7.2 Development of Ischemia-Inducible Gene Therapy

Another important consideration for gene therapy is the construction of an effective therapeutic gene. Our initial work demonstrated the therapeutic potential of the gene encoding vascular endothelial growth factor (VEGF) as a treatment for myocardial ischemia. This initial work was done with an unregulated, constitutive promoter. Unregulated VEGF mediated angiogenesis, however, has the potential to promote tumor growth [79], accelerate diabetic proliferative retinopathy [80], and promote rupture of atherosclerotic plaque [81]. To be safe and effective, gene therapy with VEGF must be regulated. Natural expression of VEGF is controlled by its own hypoxia-driven regulatory system at two different levels: transcription and translation. The VEGF promoter has a hypoxia-responsive element that binds to HIF-1 and activates the transcription of the gene under conditions of ischemia. After transcription, the VEGF mRNA is stabilized by cooperation of multiple RNA elements such as coding regions and 5′- and 3′-untranslated regions (UTRs), resulting in an increase of the translation rate.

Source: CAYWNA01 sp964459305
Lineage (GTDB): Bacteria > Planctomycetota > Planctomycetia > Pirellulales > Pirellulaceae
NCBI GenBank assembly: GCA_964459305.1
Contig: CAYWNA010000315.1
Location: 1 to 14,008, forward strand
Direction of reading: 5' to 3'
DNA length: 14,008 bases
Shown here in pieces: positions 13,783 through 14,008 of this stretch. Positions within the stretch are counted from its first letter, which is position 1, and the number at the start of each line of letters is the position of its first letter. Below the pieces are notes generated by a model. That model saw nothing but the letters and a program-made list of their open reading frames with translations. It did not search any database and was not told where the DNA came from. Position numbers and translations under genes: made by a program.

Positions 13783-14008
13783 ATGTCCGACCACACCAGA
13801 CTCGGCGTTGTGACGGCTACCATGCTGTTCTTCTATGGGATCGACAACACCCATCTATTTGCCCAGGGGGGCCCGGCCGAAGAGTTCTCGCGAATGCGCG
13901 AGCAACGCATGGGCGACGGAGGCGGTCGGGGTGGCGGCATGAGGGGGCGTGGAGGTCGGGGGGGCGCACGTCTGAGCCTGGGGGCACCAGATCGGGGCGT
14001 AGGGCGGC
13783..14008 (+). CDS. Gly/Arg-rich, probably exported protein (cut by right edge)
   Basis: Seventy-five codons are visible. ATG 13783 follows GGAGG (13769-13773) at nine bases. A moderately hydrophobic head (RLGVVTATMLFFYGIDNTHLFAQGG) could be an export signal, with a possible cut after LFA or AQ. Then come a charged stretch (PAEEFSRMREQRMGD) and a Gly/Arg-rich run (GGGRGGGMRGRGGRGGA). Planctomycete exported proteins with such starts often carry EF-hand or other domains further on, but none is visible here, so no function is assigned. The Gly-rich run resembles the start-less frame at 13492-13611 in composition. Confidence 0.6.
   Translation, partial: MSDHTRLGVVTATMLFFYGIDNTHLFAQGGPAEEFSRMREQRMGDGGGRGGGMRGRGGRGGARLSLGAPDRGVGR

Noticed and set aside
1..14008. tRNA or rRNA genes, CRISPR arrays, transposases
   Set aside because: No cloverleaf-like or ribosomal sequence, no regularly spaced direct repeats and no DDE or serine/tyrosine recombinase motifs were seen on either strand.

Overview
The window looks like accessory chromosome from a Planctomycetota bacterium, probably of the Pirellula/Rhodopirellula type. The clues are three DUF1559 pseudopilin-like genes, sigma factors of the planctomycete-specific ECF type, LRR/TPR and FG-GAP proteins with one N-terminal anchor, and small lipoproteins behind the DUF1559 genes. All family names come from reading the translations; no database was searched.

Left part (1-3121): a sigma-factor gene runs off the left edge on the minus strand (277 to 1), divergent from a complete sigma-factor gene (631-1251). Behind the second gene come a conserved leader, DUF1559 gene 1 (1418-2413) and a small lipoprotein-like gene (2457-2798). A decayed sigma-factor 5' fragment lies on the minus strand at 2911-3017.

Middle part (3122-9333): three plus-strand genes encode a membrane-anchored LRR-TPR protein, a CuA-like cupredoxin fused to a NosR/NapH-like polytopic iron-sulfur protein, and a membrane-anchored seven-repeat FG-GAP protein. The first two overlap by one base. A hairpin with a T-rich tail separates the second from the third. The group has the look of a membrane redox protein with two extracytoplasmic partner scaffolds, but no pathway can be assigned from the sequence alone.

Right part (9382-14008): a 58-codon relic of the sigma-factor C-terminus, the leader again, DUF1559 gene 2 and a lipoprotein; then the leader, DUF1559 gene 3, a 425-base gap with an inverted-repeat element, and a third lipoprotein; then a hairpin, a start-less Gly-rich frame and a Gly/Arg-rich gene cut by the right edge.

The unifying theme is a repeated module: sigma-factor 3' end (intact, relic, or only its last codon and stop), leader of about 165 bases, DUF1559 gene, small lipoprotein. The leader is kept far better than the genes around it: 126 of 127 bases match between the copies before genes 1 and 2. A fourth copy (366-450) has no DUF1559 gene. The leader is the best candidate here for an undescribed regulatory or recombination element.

Several ischemia-inducible genes including erythropoietin (Epo) have hypoxia-responsive elements in their promoters and enhancers. By employing the Epo enhancer for the regulation of the VEGF gene, we are able to mimic the physiologic, in vivo regulation of VEGF expression [82]. To test this hypothesis, we developed an ischemia-inducible VEGF gene therapy system using the Epo enhancer and inserted into our water-soluble lipopolymer (WSLP) gene carrier. pEpo-SV-VEGF or pSV-VEGFEpo was constructed by insertion of the Epo enhancer upstream of the Simian Virus 40 (SV40) promoter or downstream of the poly(A) signal of pSV-VEGF. After transfection with the plasmid/WSLP complexes, cells were incubated under normoxic or hypoxic conditions for 24 or 48 h. The medium was harvested and enzymelinked immunosorbent assay (ELISA) was performed to measure the level of the secreted VEGF protein. After 24 h of incubation, pEpo-SV-VEGF expressed approximately three fold higher levels of VEGF proteins under hypoxic conditions than under normoxic conditions. After 48 h of incubation, pEpo-SV-VEGF expressed approximately 10 fold higher levels of VEGF proteins under hypoxic conditions than under normoxic conditions. Without the Epo enhancer, pSV-VEGF did not enhance the production of VEGF under hypoxic conditions. Therefore, the induction of VEGF expression was specific for hypoxic cells. In addition, the VEGF protein, which was produced from the Epo-SV-VEGF-transfected and hypoxia-incubated cells, was able to enhance the proliferation of endothelial cells. Based on these findings, we studied in vivo VEGF gene expression. The results showed that the expression level of VEGF by pEpo-SV-VEGF in ischemic myocardium was three times higher than in normal myocardium. Further, the pSV-VEGF construct could not significantly induce VEGF expression in normal or ischemic myocardium. Therefore, these results indicate that a hypoxia regulated gene expression system is applicable to ischemic tissue in vivo to minimize nonspecific gene expression.